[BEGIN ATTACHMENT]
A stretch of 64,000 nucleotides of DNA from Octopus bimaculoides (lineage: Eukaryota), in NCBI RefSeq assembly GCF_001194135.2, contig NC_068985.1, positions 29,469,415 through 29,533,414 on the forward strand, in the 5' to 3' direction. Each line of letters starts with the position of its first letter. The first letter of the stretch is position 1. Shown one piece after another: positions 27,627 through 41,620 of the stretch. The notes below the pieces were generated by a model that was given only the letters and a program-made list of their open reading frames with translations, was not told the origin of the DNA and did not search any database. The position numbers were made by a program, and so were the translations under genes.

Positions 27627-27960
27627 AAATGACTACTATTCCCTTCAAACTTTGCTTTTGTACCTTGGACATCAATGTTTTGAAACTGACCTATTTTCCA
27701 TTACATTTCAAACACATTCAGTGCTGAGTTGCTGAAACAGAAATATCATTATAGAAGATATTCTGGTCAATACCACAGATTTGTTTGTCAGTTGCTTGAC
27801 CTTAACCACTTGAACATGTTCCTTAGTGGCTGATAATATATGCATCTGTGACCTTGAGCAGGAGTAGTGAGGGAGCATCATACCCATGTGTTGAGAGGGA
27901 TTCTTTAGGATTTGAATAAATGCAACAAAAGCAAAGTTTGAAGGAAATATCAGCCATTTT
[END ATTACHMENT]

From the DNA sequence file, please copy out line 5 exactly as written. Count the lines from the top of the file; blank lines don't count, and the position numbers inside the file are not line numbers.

27801 CTTAACCACTTGAACATGTTCCTTAGTGGCTGATAATATATGCATCTGTGACCTTGAGCAGGAGTAGTGAGGGAGCATCATACCCATGTGTTGAGAGGGA